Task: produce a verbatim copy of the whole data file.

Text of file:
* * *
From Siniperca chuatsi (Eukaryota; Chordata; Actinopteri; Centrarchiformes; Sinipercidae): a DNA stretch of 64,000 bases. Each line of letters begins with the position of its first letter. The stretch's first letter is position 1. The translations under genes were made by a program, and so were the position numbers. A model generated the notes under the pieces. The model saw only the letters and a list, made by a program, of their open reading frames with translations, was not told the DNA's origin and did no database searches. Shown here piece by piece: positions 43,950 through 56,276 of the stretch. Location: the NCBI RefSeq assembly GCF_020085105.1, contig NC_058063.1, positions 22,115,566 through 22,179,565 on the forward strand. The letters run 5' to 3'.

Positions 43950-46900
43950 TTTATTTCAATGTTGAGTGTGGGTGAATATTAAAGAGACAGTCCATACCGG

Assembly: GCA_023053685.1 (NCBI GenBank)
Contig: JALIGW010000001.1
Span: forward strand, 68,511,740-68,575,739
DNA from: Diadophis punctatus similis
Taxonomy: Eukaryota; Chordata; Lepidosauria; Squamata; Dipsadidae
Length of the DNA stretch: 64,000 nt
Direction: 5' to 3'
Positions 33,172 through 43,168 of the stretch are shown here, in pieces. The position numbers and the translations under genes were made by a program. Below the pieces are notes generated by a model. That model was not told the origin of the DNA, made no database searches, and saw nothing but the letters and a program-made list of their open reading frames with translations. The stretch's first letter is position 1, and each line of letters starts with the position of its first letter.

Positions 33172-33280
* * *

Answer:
From Siniperca chuatsi (Eukaryota; Chordata; Actinopteri; Centrarchiformes; Sinipercidae): a DNA stretch of 64,000 bases. Each line of letters begins with the position of its first letter. The stretch's first letter is position 1. The translations under genes were made by a program, and so were the position numbers. A model generated the notes under the pieces. The model saw only the letters and a list, made by a program, of their open reading frames with translations, was not told the DNA's origin and did no database searches. Shown here piece by piece: positions 43,950 through 56,276 of the stretch. Location: the NCBI RefSeq assembly GCF_020085105.1, contig NC_058063.1, positions 22,115,566 through 22,179,565 on the forward strand. The letters run 5' to 3'.

Positions 43950-46900
43950 TTTATTTCAATGTTGAGTGTGGGTGAATATTAAAGAGACAGTCCATACCGG

Assembly: GCA_023053685.1 (NCBI GenBank)
Contig: JALIGW010000001.1
Span: forward strand, 68,511,740-68,575,739
DNA from: Diadophis punctatus similis
Taxonomy: Eukaryota; Chordata; Lepidosauria; Squamata; Dipsadidae
Length of the DNA stretch: 64,000 nt
Direction: 5' to 3'
Positions 33,172 through 43,168 of the stretch are shown here, in pieces. The position numbers and the translations under genes were made by a program. Below the pieces are notes generated by a model. That model was not told the origin of the DNA, made no database searches, and saw nothing but the letters and a program-made list of their open reading frames with translations. The stretch's first letter is position 1, and each line of letters starts with the position of its first letter.

Positions 33172-33280